Focus on Interests, not Positions (Interests)
"Positions" are conclusions that we believe we need to defend and are specific solutions to interests. "Interests" are reasons that underlie positions nd are varied and diffuse. One way to view positions and interests is to assume that a position is "just one solution" and interest are "the reasons why we have come to a specific solution." Arguing about positions or specific solutions can endanger relationships because individuals engaged in conflict may find themselves in a contest of wills. On the other hand, focusing on the interests or the reasons that underlie solutions can result in creative options that enable both parties in conflict to achieve their goals. For example, when we return to the conflict situation about moving to a new house, we can see that wanting to move to a larger home is a position, or "just one solution." We may therefore feel compelled to defend out one position or solution. Similarly, our partner may believe that she or hemust defend the position of wanting to stay put. However, if partners focus on interests, or the reasons why they have come to a specific solution, they may find that they both can reach their goals.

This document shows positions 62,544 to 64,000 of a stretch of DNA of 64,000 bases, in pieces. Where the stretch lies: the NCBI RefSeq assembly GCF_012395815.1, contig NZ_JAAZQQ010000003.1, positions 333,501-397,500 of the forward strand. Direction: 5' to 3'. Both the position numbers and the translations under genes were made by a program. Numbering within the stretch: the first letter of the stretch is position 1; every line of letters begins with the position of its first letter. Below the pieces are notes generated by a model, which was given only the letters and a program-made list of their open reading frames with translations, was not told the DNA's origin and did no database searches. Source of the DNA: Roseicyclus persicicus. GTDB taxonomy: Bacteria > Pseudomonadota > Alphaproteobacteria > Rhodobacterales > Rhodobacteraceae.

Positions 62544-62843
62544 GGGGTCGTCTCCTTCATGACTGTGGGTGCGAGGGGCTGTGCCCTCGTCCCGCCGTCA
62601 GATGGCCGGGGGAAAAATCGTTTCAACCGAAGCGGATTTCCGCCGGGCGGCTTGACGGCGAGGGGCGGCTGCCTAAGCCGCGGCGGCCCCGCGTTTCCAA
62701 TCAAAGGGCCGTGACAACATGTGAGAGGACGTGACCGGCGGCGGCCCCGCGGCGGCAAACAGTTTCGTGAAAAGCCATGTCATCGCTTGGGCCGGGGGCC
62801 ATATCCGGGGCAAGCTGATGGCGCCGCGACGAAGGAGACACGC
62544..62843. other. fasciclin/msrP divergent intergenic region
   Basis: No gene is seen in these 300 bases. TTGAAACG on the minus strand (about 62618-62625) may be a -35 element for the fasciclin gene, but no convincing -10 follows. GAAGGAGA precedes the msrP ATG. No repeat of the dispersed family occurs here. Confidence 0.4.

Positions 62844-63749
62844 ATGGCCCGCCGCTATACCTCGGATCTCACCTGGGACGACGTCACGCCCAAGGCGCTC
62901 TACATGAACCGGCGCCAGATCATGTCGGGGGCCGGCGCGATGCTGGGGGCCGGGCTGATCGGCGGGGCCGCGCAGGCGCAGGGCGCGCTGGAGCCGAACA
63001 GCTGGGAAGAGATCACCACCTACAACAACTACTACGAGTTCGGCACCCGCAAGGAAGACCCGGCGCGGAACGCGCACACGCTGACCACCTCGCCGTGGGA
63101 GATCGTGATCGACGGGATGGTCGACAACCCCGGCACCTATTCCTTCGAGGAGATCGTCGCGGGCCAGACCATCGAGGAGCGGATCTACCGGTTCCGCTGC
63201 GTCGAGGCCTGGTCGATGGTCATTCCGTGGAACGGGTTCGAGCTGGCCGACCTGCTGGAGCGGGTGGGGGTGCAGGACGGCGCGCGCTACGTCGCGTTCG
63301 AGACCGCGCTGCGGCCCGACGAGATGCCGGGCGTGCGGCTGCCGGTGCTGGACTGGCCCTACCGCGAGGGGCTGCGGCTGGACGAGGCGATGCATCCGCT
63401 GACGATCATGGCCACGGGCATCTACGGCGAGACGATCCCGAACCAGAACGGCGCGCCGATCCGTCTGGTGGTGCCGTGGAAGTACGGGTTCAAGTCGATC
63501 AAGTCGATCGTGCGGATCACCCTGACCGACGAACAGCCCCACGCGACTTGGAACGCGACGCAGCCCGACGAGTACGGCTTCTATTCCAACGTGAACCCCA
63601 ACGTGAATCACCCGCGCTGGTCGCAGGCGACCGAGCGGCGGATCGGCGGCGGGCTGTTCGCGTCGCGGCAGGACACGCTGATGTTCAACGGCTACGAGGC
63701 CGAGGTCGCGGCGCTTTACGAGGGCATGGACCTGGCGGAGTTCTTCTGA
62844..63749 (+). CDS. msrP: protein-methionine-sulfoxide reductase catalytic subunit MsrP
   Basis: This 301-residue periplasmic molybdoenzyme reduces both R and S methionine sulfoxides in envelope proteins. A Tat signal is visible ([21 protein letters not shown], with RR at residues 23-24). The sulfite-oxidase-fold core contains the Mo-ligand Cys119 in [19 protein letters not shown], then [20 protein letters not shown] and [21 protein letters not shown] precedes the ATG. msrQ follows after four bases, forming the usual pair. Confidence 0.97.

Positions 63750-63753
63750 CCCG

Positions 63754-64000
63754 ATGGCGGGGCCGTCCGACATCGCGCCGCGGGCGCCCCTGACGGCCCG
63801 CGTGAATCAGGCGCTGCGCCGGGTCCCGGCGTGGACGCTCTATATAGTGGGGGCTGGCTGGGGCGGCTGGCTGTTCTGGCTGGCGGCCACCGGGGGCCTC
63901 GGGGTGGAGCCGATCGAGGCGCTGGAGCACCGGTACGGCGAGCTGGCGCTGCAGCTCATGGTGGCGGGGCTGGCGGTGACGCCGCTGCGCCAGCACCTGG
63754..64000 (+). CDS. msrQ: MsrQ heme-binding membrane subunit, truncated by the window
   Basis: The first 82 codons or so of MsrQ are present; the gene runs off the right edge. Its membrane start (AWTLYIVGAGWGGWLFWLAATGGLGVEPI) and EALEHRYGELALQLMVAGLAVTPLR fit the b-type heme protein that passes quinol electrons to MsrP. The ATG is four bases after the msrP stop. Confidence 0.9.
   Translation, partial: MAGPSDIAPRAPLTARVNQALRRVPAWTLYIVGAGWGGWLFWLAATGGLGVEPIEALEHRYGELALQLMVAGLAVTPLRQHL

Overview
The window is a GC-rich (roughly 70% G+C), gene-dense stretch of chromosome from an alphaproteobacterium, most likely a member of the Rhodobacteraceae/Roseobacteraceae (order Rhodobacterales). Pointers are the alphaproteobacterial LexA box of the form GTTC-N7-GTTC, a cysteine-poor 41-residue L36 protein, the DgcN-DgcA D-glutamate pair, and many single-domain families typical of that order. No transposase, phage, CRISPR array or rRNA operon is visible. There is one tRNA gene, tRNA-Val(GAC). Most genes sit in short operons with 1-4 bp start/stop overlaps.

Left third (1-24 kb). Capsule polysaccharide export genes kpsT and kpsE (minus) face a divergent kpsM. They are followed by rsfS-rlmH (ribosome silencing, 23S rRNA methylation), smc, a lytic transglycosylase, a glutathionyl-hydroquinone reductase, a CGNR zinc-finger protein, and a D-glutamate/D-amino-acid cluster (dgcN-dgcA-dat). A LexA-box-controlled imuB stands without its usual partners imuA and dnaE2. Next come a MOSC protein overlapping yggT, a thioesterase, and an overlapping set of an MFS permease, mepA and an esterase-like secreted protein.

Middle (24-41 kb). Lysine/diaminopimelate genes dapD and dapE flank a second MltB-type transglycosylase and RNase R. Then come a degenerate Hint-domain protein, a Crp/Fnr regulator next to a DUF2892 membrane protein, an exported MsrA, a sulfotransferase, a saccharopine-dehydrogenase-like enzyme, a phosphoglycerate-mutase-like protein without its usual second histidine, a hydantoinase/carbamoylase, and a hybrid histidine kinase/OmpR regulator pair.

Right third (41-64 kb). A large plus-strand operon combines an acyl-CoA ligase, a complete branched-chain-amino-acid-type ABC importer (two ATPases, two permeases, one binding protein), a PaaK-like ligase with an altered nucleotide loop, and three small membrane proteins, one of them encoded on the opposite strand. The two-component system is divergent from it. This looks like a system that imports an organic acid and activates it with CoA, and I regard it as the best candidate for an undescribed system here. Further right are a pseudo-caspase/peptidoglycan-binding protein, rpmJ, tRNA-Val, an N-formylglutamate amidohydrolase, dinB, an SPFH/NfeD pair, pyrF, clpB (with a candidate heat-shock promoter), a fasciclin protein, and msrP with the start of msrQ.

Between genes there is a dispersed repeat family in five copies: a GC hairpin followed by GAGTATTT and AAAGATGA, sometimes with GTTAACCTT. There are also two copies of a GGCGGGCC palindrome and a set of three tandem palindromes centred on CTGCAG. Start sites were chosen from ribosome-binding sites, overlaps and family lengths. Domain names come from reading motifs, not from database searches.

In this stage of the collaborative conflict resolution method, we can ask our partner:
- "Why do you want to...(buy a new car); believe that...(we should punish our child); hope that...(we'll get married soon)?"
- "What is it that you are trying to achieve by wanting to...(change schools); believing that...(we should break up); hoping that...(I'll sell some stock)?"
- "Why do you feel so strongly about this?"
- "What exact problems are we trying to solve?"
The answers to these questions are the interests or reasons why we have come to a specific solution. In the case of the partner who wants to move to a larger house, we may discover that she or he has run out of closet space and feels penned in. The partner may feel overwhelmed with all the possessions that have accumulated in the house yet not want to part with them. Wanting more room but not wanting to get rid of possessions is the interest or reason why the partner arrived at a specific solution. The partner who wants to stay put may not want to leave friends in the neighborhood and force the kids to attned different schools. After obtaining the reasons that underlie the specific positions, the partners can then focus on points of agreement and work toward a mutually satisfying solution.